APPLE FINAL CUT PRO: Apple Final Cut Pro X FCPX Debates FCP Legacy FCP Tutorials

Re: Apple and Thunderbolt 3

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Bill Davis
Re: Apple and Thunderbolt 3
on Apr 25, 2016 at 1:38:00 am

If the functional cutoff is that if you're doing a movie up to the level of WTF (just 1200 basic VFX shots and a desire to keep as much as possible of the work in house and on-set) VERSES our movie has 1500 VFX shots that require uber-complex wire-frame photo-realistic characters and the creation of whole worlds so we're just doing the simple pre-vis and farming most of it out to the big effects shops - AND if the argument is that I can now do the former with something I can buy from the Apple store - and the latter requires a post production tech department that can swap out GPUs as they self-combust...

You know, if I was working in the film world, I think I could live with that.

I had the pleasure of a nice long one-o-one chat with Glenn Ficarra at NAB - and he was pretty clear that one of the primary things he really enjoys about working with his new FCP X workflow is that he's excited by the possibilities of doing more of the overall work directly, without having to send nearly as much "outside" in order to be able to see the results after some third party gets their work done.

I "think" this is what Michael Cioni was referencing in his pre-nab conference comments about working "directly with the O-Neg" Clearly what today's digital file systems consider as the "original negative" is NOT the same thing as it was when the term applied to film and I understood that to indicate the cloned files they were using were exactly identical to what would show up on screen in the theaters - (suitable processing and grading and sound mastering expected down the line). But to never have to "dumb down" a shot for screening purposes - and to be able to comp temp effects that look more like what you're trying to achieve, earlier, must be a nice thing compared to the way movies have been made for most of history.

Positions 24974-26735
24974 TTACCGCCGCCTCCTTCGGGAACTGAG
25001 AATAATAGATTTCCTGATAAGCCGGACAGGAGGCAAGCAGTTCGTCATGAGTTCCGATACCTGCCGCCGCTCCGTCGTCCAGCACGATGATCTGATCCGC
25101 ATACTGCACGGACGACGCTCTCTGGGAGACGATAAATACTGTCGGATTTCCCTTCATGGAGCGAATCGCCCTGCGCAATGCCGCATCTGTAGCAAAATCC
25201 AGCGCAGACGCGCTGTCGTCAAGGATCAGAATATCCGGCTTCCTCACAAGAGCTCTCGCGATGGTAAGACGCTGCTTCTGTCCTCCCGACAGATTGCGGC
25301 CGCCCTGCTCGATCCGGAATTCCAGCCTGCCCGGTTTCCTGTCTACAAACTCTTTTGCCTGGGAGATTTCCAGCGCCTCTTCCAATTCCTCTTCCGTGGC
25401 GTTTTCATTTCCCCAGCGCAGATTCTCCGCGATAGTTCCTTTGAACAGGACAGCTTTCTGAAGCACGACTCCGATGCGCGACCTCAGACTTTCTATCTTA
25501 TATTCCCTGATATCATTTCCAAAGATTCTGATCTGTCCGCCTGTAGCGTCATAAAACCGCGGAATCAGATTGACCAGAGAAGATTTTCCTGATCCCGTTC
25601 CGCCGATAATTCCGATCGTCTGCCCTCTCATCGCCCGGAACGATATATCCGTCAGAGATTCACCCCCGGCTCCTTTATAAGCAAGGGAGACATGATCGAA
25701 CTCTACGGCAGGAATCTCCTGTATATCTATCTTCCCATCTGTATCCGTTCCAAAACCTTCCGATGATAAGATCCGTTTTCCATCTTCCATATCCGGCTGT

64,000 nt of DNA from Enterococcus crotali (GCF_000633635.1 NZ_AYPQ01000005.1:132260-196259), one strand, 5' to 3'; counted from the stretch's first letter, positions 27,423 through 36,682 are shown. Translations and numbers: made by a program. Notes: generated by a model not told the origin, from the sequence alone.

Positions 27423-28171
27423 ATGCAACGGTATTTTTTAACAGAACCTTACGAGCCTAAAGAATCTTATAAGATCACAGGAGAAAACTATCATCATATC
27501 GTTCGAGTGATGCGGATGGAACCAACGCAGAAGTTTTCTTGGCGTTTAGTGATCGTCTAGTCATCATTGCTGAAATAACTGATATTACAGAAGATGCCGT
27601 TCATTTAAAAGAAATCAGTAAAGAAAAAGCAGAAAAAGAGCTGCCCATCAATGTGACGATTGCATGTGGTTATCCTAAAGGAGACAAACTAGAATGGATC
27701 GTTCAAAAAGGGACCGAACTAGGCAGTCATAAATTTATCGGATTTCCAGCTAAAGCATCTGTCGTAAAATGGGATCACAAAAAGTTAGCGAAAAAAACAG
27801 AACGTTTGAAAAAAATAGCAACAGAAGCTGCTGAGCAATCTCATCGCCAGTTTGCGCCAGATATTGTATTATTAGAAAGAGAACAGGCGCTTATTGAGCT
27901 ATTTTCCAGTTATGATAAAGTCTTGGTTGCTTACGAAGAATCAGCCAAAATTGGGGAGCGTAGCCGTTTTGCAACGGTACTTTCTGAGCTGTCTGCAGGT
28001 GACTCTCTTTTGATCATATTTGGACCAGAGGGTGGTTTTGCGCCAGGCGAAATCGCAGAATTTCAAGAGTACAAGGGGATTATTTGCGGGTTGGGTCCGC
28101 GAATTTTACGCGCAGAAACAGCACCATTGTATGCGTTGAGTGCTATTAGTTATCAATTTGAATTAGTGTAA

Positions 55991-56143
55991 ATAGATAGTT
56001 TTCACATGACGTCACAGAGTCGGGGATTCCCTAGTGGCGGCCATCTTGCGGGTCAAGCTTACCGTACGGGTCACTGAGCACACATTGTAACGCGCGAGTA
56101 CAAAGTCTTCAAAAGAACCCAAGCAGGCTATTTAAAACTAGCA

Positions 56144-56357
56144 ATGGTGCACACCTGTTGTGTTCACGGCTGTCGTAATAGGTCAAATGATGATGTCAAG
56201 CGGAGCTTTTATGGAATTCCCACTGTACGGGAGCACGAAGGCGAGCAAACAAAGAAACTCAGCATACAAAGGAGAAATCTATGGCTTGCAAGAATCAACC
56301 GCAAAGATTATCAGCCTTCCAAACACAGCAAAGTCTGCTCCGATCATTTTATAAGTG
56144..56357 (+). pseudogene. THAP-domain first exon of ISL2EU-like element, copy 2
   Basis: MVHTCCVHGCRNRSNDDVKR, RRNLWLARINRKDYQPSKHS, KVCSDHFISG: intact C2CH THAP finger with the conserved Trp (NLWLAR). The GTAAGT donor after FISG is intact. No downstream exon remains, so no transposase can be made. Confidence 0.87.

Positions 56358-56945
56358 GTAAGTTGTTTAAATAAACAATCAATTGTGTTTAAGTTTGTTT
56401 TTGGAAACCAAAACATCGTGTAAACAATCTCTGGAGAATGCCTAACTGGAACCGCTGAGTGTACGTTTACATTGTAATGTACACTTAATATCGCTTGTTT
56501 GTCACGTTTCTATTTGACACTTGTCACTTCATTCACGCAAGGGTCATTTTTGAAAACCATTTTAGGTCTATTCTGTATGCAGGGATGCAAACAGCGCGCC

Of course I'd expect for an effects-heavy movie like Deadpool, that more "in house" approach is not possible with every scene or shot regardless of what software it's cut on. (And for all I know, they're doing exactly the same "working on essentially originals" out of Premiere Pro)

But that a more internal and "on-set" workflow IS possible for a movie like WTF that can share the same multiplex where any other Hollywood film is showing sure seemed to be something Mr. Ficarra found VERY useful and appealing.

And it seems pretty awesome to me as well.

My barely educated about the film world 2 cents, anyway.

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